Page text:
Raw minerals are found in deposits
which have accumulated for over hundreds of million of years. Over the
continental shelf (the most accessible part of the ocean) are located many
resources of metals and minerals which are unevenly distributed. Extracting
of these minerals is very important because they have become an integral
part in the world of modern technology. Petroleum production on land is
never sufficient and geologists have turned to the seabed to satisfy the
Scuba Diving is an invaluable
tool for geologic research. Underwater geology includes two features –
characterization (mapping and testing parts of the underwater environment)
and experimentation (analysis of geologic processes).
Scientific divers enrich
their knowledge of the shelf’s origin, the tectonics of ocean bottom, the
structure and processes in the formation of sediments and minerals below
the surface. They use underwater drills to extract limestone and clay particles
to learn about the processes that had taken place long ago.
Archaeology is perhaps the
most attractive branch of underwater science which concentrates on the
study of human past judging from material traces such as sunken ships,
(and their treasures), planes and objects. The huge amounts of gold, silver
and jewelry that lie hidden on the bottom of the ocean attract like a magnet
enthusiasts from all over the world. Some seek treasures for the money
and others – for the thrill. Trying to locate a sunken ship with jewelry
on it, is not only a profession but also a passion, a way of life. However,
disappointment is so common that some quit very quickly. In order to find
a ship, divers should have at least a bit of knowledge concerning underwater
navigation and ocean currents. Many hours are spent in libraries skimming
through archives to find old maps, routes of Spanish ships and their diaries.
Even if divers have gathered enough information and prepared all necessary
equipment and devices, there is still a large percentage which depends
on luck. The easiest operation needs also luck to achieve its aim.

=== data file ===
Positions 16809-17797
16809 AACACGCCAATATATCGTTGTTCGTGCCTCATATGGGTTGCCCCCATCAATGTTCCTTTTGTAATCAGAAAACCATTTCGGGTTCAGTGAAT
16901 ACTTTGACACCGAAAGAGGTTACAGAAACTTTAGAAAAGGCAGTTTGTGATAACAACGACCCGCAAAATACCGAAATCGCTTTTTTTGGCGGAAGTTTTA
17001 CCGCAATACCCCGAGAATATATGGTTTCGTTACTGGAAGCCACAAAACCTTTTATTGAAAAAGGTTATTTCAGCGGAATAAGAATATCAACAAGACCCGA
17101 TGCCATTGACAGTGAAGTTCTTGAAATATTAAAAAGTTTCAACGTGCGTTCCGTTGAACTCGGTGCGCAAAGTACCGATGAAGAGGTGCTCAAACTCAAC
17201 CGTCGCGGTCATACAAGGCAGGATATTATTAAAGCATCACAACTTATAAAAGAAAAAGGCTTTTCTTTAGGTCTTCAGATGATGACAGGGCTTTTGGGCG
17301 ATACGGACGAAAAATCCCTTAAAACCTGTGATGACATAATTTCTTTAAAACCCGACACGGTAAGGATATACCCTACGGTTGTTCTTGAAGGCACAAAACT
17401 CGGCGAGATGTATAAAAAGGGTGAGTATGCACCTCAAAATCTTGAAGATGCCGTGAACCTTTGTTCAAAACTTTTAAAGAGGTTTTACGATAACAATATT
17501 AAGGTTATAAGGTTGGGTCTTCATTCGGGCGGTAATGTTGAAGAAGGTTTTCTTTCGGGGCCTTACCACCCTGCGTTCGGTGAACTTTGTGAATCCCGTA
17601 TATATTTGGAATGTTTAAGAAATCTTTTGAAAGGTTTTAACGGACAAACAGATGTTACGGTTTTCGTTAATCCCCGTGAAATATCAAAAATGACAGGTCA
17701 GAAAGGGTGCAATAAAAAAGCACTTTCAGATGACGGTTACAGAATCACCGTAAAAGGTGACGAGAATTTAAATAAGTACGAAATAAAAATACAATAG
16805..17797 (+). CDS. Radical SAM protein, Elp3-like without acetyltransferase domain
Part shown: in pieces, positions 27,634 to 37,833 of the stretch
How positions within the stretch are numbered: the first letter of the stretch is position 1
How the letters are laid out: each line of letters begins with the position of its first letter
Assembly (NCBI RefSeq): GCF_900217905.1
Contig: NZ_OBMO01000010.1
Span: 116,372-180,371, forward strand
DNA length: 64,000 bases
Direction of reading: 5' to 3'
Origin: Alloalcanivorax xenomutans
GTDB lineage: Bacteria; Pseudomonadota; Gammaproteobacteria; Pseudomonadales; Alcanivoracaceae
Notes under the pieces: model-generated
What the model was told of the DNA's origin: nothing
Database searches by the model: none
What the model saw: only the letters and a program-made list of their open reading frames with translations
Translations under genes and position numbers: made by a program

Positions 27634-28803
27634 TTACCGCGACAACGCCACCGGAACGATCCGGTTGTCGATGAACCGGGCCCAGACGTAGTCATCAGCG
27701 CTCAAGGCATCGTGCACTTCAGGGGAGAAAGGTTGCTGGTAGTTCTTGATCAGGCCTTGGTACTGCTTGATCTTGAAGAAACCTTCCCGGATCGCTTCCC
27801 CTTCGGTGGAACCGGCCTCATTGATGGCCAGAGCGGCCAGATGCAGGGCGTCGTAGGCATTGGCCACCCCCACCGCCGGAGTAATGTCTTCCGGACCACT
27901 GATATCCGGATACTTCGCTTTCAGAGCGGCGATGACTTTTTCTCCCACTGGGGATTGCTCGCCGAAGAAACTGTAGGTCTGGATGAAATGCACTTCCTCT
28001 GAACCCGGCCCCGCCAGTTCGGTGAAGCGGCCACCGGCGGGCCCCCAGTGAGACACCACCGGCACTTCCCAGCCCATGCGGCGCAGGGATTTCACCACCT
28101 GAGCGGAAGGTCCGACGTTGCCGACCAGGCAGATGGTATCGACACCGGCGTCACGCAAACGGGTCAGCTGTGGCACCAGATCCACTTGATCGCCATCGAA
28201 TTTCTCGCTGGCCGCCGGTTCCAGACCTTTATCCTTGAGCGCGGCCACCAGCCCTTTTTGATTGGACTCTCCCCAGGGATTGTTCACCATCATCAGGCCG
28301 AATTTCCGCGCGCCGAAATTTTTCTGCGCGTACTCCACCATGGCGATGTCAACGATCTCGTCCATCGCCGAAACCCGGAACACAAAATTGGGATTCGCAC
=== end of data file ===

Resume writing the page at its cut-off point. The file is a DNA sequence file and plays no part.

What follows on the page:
Searching for lost sunken cities
and ports is also a very popular branch of the underwater archaeology.
This search is conducted in various parts of the world, especially in the
Mediterranean Sea where the ancient Greeks had developed their civilization.
One place which was long searched for but still not found is the Atlantis.
The Atlantis was an island whose nation was believed to be a utopian commonwealth
– a flourishing and prosperous civilization. An earthquake caused the island
to sink in the ocean with all of its treasures. There are many theories
about its location but obviously none is true. Perhaps, the Atlantis is
simply a dream but who knows? Perhaps one day some of you might find it
the science of exploring and studying caves and their shape, origin, development
and microclimate. It concerns other branches of underwater procedures such
as archeology, geology and biology. Gathering data about underwater caves
helps for determining the effects of pollution and observing the ecology
of cave systems.
Scientific cave divers need
special training and equipment. Cave diving is certainly more difficult
than other types of diving. Divers are confronted with specific problems
when entering the cave. Above all, they are in a confined place which robs
them of the possibility to ascend straight to the surface in a case of
accident. Cavers might even lose their way in some of the cave’s branching.
Their lives depend on the good working order of their equipment and the